What is deplastification? 

plastic pollution in water bodies

It’s hard to envision a world without plastic. This material of convenience was created in the early 1900s to replace natural materials. However, production of plastic has gotten out of hand. It has surpassed all other man-made materials besides cement and steel and is predicted to increase by an additional 40 percent over the next decade, leading to more plastic pollution.

The growing rate of plastic production is contributing to pollution and waste problems, threatening our wildlife and oceans, and affecting our health. In the face of the plastic pollution crisis, it’s easy to feel hopeless, but with collective action, we can tackle this problem and secure a cleaner society. Attaining a sustainability strategy qualification empowers professionals to lead such change effectively. Keep reading to learn about deplastification and how businesses can lead the way in a plastic revolution.  

What is plastic pollution and about deplastification 

Plastic pollution is a global issue we are facing. The UN reports that around 7 billion of the 9.2 billion tonnes of plastic created between 1950 and 2017 was rendered plastic waste, being dumped and ending up in landfills. While plastic is a material of convenience, it is only used for a matter of minutes and poses threats to human and animal health. 

When plastic is dumped and discarded, it fails to decompose at an efficient rate. This is because plastic is manufactured to last forever. Once it does finally break down, it transforms into smaller pieces of plastic known as microplastics. At this point, the plastic becomes even more harmful because it can enter waterways which means it can then be consumed by living beings. 

The effects of plastic pollution on natural processes and habitats are considerable. Plastic pollution reduces ecosystems’ ability to adapt to the climate crisis, which directly impacts millions of people’s livelihoods, social well-being, and food production capabilities. With all of this in mind, we desperately need to discover how to stop plastic pollution and identify solutions toit. 

How can we stop plastic pollution?

Businesses can lead the way in fighting our global plastic problem by implementing some small changes in how they operate. Below are some ways businesses can engage in deplastification and plastic pollution solutions. 

Eliminate single-use plastics

The first step in how to reduce plastic pollution should be to eliminate unnecessary single-use plastics. This includes items like plastic cutlery, stirrers, cups, and straws used on-site, but also single-use plastics in your products.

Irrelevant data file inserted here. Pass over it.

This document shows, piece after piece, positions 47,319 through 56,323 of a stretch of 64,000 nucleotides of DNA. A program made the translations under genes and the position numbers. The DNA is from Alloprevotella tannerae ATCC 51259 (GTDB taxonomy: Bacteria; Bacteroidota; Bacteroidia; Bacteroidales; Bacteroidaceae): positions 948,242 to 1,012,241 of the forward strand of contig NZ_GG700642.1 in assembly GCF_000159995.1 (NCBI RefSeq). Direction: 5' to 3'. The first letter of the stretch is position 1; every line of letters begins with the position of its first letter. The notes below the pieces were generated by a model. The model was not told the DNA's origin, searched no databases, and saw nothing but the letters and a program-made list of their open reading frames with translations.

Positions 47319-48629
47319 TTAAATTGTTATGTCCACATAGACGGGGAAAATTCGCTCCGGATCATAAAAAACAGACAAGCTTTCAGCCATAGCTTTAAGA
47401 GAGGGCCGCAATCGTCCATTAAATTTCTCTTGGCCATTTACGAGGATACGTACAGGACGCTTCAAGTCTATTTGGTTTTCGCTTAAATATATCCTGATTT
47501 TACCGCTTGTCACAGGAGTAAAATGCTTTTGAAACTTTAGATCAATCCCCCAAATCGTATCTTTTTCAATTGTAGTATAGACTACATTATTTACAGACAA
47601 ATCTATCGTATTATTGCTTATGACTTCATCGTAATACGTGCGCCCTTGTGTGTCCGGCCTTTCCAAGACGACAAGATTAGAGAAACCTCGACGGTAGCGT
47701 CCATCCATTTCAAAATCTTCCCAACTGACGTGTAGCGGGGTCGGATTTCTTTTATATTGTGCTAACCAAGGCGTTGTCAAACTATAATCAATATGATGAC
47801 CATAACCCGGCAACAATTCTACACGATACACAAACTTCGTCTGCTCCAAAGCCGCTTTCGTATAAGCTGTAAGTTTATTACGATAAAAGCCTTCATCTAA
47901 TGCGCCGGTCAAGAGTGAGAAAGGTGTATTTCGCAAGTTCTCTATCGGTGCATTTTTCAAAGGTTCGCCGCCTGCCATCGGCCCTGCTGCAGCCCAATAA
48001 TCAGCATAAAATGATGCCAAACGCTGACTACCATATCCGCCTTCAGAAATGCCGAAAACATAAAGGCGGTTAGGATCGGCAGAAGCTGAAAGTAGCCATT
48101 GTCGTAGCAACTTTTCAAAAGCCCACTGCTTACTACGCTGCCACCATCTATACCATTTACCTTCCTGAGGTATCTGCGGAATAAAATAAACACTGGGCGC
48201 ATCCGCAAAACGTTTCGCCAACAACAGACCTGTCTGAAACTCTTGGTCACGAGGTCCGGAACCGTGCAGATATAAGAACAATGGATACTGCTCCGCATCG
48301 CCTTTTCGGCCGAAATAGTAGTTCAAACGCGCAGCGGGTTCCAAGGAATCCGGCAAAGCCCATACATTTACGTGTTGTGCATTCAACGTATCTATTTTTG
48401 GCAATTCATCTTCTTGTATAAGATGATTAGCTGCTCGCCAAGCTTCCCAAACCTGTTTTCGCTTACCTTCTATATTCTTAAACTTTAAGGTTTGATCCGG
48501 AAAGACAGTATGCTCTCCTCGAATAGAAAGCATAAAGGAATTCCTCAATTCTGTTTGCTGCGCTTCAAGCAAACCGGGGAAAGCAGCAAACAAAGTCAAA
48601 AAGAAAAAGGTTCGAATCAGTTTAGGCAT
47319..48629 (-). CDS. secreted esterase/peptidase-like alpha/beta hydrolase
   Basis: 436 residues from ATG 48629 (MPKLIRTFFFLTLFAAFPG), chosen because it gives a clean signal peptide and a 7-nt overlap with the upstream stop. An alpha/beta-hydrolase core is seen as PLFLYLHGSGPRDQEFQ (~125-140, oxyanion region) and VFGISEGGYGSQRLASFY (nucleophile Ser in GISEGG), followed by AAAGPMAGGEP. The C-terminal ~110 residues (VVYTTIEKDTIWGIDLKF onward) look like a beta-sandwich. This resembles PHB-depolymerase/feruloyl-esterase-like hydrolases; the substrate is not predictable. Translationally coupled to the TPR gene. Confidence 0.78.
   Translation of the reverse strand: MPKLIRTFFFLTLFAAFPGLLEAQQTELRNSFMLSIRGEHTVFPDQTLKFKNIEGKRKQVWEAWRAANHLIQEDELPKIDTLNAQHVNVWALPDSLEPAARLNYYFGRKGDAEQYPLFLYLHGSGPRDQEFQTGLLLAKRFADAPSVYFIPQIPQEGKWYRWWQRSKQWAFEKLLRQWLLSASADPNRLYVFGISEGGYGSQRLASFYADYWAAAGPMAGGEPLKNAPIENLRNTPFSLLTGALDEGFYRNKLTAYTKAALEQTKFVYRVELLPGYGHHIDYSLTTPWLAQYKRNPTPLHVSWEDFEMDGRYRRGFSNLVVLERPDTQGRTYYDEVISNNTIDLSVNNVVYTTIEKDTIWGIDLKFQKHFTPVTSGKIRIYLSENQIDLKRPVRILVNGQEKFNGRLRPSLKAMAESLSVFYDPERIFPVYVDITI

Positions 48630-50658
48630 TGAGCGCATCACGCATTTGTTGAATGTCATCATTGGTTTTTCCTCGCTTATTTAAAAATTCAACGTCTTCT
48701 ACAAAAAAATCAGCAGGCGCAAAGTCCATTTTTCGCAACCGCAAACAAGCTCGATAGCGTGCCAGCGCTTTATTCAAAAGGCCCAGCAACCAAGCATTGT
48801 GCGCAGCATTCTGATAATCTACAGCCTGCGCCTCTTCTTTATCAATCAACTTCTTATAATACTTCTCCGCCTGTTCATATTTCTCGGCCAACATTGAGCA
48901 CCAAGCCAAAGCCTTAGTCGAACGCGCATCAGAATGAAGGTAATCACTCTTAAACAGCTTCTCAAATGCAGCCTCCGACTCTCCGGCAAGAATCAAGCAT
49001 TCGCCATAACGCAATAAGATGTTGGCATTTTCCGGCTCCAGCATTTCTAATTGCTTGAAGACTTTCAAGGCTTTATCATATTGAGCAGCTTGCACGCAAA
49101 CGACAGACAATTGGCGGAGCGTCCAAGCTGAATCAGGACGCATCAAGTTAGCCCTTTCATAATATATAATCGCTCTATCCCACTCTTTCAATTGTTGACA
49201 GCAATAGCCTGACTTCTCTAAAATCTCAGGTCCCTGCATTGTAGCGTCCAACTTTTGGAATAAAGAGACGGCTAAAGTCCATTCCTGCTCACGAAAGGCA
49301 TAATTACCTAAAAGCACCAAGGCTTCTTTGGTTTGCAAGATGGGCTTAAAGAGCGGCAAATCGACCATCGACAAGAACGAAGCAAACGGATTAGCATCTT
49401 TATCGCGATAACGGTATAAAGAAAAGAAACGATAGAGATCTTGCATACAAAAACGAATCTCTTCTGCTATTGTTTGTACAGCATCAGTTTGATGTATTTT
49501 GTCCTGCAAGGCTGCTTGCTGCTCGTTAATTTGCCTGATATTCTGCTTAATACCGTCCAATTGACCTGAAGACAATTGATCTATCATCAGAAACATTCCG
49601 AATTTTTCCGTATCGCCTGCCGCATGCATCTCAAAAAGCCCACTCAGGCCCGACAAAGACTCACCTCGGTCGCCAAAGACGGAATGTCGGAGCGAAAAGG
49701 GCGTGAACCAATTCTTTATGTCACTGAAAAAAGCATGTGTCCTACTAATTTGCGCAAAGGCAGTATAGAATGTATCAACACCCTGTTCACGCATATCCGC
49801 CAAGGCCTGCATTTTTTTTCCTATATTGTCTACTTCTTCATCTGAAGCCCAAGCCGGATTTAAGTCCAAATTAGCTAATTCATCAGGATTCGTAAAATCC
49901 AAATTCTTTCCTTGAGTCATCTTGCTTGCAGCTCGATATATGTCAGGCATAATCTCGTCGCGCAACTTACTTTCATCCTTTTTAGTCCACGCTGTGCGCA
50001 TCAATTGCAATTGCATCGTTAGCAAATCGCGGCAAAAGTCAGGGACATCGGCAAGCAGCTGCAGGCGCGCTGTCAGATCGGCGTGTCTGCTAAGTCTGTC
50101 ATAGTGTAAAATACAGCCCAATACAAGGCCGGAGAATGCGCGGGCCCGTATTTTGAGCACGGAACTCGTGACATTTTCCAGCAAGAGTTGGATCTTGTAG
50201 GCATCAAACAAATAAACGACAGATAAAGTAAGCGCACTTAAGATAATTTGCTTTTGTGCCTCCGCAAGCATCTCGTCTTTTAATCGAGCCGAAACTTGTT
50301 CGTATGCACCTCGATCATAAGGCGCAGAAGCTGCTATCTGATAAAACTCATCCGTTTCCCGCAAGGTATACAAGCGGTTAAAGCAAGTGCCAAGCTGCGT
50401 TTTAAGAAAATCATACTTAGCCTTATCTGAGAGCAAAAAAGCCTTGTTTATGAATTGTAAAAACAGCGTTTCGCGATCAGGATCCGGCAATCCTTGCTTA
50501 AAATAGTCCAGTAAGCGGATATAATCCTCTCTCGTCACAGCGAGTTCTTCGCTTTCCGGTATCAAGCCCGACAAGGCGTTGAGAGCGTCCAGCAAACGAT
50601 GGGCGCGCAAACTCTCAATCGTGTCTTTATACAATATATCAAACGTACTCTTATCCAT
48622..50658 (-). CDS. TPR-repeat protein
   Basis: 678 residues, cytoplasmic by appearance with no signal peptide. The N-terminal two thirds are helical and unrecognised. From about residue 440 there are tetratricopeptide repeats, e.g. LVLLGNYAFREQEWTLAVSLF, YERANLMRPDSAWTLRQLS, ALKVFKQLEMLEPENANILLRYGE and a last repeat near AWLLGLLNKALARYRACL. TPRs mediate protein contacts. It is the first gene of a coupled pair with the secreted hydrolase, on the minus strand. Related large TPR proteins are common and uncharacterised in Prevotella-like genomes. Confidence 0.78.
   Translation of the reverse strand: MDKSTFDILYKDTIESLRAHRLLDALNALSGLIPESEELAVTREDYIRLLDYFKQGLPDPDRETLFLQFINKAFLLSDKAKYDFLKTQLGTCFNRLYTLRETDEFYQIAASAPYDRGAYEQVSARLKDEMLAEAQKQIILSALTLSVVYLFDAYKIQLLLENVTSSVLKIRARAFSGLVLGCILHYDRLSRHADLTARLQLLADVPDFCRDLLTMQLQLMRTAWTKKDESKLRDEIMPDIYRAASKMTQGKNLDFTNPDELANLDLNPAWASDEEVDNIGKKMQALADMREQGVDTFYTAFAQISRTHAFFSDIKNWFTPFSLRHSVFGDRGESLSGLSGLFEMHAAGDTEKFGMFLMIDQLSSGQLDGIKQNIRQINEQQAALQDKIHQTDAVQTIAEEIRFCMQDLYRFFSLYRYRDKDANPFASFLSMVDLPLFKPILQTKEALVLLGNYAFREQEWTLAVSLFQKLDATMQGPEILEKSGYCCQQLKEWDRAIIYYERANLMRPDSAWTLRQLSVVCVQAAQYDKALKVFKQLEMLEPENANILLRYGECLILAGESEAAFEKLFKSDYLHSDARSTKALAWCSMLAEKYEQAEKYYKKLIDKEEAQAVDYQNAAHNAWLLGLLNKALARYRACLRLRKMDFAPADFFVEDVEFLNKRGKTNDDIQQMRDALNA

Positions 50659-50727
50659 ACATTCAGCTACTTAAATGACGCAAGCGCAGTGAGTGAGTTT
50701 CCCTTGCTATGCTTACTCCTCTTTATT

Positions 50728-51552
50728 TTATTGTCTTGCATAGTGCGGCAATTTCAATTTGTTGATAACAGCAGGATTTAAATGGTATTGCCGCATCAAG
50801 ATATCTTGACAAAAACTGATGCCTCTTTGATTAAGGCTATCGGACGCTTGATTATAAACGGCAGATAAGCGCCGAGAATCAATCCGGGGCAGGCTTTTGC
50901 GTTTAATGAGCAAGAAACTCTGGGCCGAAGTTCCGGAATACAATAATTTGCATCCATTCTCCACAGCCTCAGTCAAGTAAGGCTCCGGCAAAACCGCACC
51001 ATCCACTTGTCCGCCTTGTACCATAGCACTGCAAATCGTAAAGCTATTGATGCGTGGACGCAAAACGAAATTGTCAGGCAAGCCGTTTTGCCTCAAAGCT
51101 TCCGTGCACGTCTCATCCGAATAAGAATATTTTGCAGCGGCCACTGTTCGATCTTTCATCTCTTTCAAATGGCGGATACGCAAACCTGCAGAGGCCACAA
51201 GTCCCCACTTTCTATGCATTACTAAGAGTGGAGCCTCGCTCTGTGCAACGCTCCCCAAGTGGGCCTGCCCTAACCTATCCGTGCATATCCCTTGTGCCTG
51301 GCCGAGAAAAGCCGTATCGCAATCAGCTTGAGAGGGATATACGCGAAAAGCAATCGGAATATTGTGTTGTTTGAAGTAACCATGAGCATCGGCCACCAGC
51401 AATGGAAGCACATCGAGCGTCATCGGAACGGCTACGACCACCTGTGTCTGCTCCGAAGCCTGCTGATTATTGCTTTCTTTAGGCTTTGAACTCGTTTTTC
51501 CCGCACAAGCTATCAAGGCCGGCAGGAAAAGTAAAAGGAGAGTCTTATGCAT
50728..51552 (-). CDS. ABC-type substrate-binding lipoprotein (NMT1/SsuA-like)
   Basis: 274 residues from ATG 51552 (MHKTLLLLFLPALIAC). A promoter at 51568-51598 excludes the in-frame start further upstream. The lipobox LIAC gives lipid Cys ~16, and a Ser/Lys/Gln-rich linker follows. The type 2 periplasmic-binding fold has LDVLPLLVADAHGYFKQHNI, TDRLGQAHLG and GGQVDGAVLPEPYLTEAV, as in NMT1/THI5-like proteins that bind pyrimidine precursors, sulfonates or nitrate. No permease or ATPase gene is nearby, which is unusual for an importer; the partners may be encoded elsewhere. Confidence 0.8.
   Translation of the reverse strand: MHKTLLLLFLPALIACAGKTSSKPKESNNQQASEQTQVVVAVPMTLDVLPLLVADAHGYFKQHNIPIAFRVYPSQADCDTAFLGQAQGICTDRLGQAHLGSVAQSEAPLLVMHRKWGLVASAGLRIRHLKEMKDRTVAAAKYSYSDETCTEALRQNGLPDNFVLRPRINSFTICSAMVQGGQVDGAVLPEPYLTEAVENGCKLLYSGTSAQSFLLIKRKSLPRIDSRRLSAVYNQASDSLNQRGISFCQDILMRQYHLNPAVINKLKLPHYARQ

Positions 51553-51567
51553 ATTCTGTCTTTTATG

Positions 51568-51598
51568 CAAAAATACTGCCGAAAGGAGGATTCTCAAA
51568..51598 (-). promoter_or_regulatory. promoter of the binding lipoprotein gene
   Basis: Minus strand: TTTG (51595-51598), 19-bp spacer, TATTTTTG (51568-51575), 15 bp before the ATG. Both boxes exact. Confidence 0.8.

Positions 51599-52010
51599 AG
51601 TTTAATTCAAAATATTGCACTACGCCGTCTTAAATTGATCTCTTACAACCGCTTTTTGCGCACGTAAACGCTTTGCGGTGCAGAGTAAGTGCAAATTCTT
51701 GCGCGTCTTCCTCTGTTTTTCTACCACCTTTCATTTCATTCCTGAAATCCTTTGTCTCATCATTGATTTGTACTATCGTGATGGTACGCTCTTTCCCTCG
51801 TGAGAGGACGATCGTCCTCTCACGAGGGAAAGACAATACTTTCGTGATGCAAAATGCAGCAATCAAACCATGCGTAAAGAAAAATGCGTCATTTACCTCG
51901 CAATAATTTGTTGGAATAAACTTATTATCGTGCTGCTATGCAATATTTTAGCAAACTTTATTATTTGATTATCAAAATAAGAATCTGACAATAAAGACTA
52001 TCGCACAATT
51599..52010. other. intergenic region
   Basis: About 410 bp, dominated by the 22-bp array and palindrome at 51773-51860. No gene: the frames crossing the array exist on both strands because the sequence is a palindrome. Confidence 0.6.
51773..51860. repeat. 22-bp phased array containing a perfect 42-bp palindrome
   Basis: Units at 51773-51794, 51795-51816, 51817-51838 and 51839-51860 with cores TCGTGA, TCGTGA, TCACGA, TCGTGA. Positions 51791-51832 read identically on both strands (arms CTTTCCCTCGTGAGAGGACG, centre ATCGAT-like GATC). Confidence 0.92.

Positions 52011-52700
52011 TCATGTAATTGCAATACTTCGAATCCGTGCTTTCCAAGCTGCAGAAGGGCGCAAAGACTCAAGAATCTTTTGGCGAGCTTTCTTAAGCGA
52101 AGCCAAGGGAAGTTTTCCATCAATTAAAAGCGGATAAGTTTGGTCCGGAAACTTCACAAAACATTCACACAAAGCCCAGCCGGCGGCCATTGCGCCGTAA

Think about what makes up your products and what they are packaged in. To help with this process, you can complete a plastic audit of your business to see where you can make those important changes. 

Be honest about where you are on your deplastification journey

Omitting information or not being fully transparent about where you are on your deplastification journey will not help you. This is why you need to get honest about how much plastic your business generates and consumes. In this case, knowledge is power and being aware of your plastic footprint will allow you to make cuts. 

Request more sustainable options from suppliers

It’s important to look at your entire value chain so be sure to tell your suppliers about your deplastification mission. Ask them if they have more sustainable options you can use that will help you achieve your objective of reducing plastic waste. Doing this may even encourage them to make changes. 

Commit to embracing the circular economy

Finally, commit to embracing the circular economy, whether that be through reuse or upcycling initiatives. Think about the waste your business consumes and how you could potentially extend its lifespan.


Plastic pollution is a pressing issue across the globe and to combat this, we desperately need to drive deplastification. Businesses can lead the way in this revolution by implementing small but significant changes in how they operate. If your organisation is ready to lead by example and embrace the circular economy, our online business sustainability courses curated by experts can help you. 

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